The WHO (World Health Organization, 2020, p. 27) has stated that SARS-CoV-2 transmission is primarily via coarse respiratory droplets and contact routes. An experimental study (van Doremalen et al., 2020) using a nebulizer found SARS-CoV-2 to remain viable in aerosols (<5 μm) for 3 h (the study duration), but the clinical relevance of this setup is debatable (World Health Organization, 2020, p. 27).

One out of three symptomatic COVID-19 patients caused extensive environmental contamination in (Ong et al., 2020), including of air exhaust outlets, though the air itself tested negative.

Face masks can protect against both coarser droplet and finer aerosol transmission, though N95 respirators are more effective against finer aerosols, and may be superior in preventing droplet transmission as well (MacIntyre et al., 2017).

Metanalysis of studies in healthy healthcare providers (in whom most studies have been performed) indicated a strong protective value against clinical and respiratory virus infection for both surgical masks and N95 respirators (Offeddu et al., 2017).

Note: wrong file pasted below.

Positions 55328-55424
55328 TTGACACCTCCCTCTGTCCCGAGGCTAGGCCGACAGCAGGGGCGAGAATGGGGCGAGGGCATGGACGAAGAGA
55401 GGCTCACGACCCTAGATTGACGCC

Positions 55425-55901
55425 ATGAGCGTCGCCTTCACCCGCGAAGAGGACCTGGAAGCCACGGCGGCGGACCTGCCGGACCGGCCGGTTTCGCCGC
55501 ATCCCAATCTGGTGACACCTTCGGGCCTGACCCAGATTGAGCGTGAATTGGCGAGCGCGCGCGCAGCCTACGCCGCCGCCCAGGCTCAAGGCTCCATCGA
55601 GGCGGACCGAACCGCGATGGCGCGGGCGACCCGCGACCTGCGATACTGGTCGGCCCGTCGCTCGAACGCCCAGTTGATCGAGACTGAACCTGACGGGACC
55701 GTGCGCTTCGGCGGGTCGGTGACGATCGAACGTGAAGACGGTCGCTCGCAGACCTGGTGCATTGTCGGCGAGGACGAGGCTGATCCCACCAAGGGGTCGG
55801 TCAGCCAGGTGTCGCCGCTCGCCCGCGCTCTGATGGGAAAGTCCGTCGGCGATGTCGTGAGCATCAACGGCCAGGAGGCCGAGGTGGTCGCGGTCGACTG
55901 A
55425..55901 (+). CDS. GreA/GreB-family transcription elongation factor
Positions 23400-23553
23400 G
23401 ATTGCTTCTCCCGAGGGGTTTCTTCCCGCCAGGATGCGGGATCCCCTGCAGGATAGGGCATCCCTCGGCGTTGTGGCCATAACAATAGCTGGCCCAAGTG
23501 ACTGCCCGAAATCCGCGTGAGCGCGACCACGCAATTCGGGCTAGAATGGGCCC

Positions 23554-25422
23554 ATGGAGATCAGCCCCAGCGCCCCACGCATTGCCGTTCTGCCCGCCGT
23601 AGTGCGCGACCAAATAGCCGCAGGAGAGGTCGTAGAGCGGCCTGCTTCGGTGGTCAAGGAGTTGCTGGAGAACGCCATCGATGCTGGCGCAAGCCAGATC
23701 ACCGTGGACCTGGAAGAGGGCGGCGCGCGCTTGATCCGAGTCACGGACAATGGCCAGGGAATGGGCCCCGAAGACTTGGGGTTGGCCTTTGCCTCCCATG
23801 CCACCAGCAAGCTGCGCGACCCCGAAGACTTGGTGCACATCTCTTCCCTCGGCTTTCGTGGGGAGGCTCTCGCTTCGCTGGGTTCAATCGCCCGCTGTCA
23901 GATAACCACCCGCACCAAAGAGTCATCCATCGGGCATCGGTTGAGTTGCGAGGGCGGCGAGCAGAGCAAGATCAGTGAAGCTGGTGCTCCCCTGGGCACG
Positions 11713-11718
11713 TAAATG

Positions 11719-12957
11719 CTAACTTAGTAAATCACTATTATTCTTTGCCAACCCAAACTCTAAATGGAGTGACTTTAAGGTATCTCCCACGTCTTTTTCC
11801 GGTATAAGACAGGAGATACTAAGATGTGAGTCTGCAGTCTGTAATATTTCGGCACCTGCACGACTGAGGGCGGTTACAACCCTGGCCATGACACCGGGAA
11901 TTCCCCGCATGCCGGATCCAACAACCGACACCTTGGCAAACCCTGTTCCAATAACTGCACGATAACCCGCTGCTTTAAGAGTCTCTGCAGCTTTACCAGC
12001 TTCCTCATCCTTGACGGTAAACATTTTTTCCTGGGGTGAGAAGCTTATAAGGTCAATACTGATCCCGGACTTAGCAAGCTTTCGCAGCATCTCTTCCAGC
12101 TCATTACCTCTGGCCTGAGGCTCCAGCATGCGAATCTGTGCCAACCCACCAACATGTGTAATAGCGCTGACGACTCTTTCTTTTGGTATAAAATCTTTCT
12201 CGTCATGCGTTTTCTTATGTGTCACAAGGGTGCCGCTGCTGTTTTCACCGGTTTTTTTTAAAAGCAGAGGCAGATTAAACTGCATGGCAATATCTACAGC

Case control data from the 2003 SARS epidemic suggests a strong protective value to mask use by community members in public spaces, on the order of 70% (Lau et al., 2004; Wu et al., 2004).

Experimental studies in both humans and manikins indicate that a range of masks provide at least some protective value against various infectious agents (Davies et al., 2013; Driessche et al., 2015; Stockwell et al., 2018; van der Sande et al., 2008; Leung et al.,2020 ).

Medical masks were potentially highly effective as both source control and primary prevention under tidally breathing and coughing conditions in manikin studies (Lai et al., 2012; Patel, Skaria, Mansour, & Smaldone, 2016), with higher quality masks (e.g. N95 respirator vs. surgical mask) offering greater protection (Patel et al., 2016).

It is largely unknown to what degree homemade masks (typically made from cotton, teacloth, or other polyesther fibers) may protect against droplets/aerosols and viral transmission, but experimental results by Davies et al. 7 suggest that while the homemade masks were less effective than surgical masks, they were still markedly superior to no mask.

A clinical trial in healthcare workers (MacIntyre et al., 2015) showed relatively poor performance for cloth masks relative to medical masks.

Mathematical modeling has been influential in providing deeper understanding on the transmission mechanisms and burden of the ongoing COVID-19 pandemic, contributing to the development of public health policy and understanding.